Their Eyes Were Watching God: Silence is Something to Be Valued
Silence: the absence of any sound or noise. The act of being silent or quiet is something that happens everyday, and as a result, often possesses no significance. In the novel Their Eyes Were Watching God, Zora Neale Hurston addresses that silence can have a purpose through the main character Janie. Janie, a woman struggling to find and express herself, is often silenced along her journey towards self-revelation. Silence is often an obstacle of hers, yet at the same time it allows time to take in the situation and analyze. Noise can be a distraction or a wall covering a bigger problem. Being quiet allows the true issue to show in its rawest form. Silence, although physically insignificant, can take deeper meaning. Zora Neale Hurston silences Janie to varying degrees to expose male dominance, emphasize conscious thought, and express the lack of a listener.
On Janie's journey towards self discovery and expression, progress is suddenly halted when she encounters controlling men. In respect for Nanny, Janie attempts to live her life through her nanny's expectations and desires. Nanny has taken the hard road in life, and tries her best to help Janie avoid life's unnecessary turmoils: “Yo' Nanny wouldn't harm a hair uh yo' head. She don't want nobody else to do it neither if she kin help it” (Hurston 14). Nanny has all the best intentions by setting Janie up with Logan Killicks, an older man who owns sixty acres of land. The man of Nanny's dreams does not match up with Janie's expectations, for Janie wants to be in a blossoming relationship that she is comfortable being a part of. Logan turns out to be a man of labor and “refuses to hear the real meaning behind [Janie's] words”; He puts her straight to work by chopping wood and picking potatoes (Haurykiewicz). Janie does not desire to be with Logan, but she does find a spark between her and Jody. Sadly, the spark in their relationship quickly ends. Under Jody Starks' rule, Janie is silenced in the public eye. Being the wife of a mayor isn't so glamorous. Jody takes her thoughts and voice away through his words. At the lighting ceremony, Jody states, “Mah wife don't know nothin' 'bout no speech makin'...She's uh woman and her place is in de home” (Hurston 43). Through the failed marriages between the first two men, Hurston emphasizes how men can take away a woman's rights. Janie lacks the freedom of expression under male dominance by being silenced. She isn't able to express how she feels on the inside outside. Julie A. Haurykiewicz, a director at Lawrence University, explains that Janie is very eager to have her voice heard despite male control:“Janie's position on the threshold [after being excluded from the mule funeral] is symbolic of her readiness to cross over into a way of life where she refuses to be silenced”.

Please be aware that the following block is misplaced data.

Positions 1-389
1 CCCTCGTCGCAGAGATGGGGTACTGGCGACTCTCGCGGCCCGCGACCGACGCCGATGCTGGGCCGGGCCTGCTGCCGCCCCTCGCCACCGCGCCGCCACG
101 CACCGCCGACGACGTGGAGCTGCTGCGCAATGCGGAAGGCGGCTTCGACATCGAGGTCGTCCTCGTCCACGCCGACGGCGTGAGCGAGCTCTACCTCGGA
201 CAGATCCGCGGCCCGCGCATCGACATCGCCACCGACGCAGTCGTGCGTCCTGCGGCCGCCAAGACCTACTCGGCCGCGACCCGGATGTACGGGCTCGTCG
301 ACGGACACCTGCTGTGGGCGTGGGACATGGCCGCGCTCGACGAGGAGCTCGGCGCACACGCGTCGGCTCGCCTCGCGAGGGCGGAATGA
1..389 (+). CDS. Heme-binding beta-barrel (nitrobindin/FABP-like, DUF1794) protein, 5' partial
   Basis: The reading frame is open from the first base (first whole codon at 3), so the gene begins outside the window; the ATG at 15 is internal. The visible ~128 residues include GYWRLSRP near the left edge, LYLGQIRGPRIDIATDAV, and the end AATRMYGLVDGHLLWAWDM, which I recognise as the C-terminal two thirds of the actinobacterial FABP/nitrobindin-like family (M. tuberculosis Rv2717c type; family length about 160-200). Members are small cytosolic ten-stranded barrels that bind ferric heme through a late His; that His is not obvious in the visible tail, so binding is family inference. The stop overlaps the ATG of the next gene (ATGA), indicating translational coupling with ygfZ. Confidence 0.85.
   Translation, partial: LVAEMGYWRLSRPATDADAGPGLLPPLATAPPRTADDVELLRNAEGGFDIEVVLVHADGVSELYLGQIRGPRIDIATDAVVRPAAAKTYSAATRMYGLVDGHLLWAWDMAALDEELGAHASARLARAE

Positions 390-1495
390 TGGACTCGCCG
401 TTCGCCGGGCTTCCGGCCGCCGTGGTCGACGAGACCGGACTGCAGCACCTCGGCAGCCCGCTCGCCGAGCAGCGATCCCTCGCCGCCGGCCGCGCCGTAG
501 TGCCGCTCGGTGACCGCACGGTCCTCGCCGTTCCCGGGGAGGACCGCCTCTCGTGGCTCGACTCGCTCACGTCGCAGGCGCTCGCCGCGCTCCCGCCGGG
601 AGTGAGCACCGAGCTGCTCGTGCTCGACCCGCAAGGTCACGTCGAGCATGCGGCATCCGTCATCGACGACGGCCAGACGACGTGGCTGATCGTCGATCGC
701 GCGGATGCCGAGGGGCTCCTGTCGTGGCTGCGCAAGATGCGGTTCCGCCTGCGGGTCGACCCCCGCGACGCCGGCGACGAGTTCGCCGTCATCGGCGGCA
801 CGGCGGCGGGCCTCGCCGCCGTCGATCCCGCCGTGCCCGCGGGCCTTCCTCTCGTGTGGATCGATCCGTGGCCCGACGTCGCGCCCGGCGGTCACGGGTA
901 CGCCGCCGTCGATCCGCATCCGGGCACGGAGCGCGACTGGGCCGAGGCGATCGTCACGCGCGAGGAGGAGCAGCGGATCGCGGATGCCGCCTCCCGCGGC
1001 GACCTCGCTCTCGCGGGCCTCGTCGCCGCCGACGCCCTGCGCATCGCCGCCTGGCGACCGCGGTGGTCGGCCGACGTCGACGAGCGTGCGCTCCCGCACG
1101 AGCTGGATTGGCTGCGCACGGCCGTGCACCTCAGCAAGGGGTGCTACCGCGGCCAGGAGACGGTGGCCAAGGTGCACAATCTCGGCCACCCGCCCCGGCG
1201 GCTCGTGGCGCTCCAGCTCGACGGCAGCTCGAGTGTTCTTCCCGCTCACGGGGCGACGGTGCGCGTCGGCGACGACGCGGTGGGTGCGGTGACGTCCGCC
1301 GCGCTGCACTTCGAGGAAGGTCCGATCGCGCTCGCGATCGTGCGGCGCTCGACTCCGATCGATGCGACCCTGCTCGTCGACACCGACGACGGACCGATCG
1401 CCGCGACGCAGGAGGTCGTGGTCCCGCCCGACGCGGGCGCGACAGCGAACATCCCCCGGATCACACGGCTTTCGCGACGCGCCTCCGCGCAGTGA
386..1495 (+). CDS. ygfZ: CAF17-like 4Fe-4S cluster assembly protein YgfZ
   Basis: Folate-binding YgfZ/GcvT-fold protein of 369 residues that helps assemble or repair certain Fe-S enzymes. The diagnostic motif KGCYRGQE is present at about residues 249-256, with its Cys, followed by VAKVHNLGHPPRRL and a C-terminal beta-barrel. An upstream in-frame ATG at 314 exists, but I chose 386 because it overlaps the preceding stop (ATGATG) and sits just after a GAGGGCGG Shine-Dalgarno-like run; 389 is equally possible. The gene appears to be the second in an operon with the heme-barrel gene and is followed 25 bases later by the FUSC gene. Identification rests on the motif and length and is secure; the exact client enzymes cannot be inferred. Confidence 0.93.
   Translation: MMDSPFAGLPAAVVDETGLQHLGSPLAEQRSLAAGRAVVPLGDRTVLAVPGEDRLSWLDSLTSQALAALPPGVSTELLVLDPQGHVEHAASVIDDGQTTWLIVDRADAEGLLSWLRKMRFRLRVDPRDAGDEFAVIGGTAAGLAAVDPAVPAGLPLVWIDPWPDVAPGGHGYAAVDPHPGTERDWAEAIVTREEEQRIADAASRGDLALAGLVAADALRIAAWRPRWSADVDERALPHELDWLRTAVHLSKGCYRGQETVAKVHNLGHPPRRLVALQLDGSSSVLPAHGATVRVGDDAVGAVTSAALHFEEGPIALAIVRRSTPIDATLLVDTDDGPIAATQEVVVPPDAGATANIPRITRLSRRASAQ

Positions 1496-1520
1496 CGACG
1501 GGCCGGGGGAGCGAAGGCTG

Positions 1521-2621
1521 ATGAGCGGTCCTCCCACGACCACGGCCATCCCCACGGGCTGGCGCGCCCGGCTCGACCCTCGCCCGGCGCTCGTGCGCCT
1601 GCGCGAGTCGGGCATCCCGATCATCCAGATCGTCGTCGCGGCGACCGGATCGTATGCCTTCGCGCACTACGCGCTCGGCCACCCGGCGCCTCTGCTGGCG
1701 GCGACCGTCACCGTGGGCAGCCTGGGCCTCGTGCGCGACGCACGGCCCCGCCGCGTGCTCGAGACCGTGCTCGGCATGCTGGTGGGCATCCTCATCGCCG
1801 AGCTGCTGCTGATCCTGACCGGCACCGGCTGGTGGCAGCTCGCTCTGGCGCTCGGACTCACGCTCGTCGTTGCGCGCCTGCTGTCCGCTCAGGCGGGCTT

With age comes experience. In Janie's early years, no one listens to her and what she has to say because she lacks...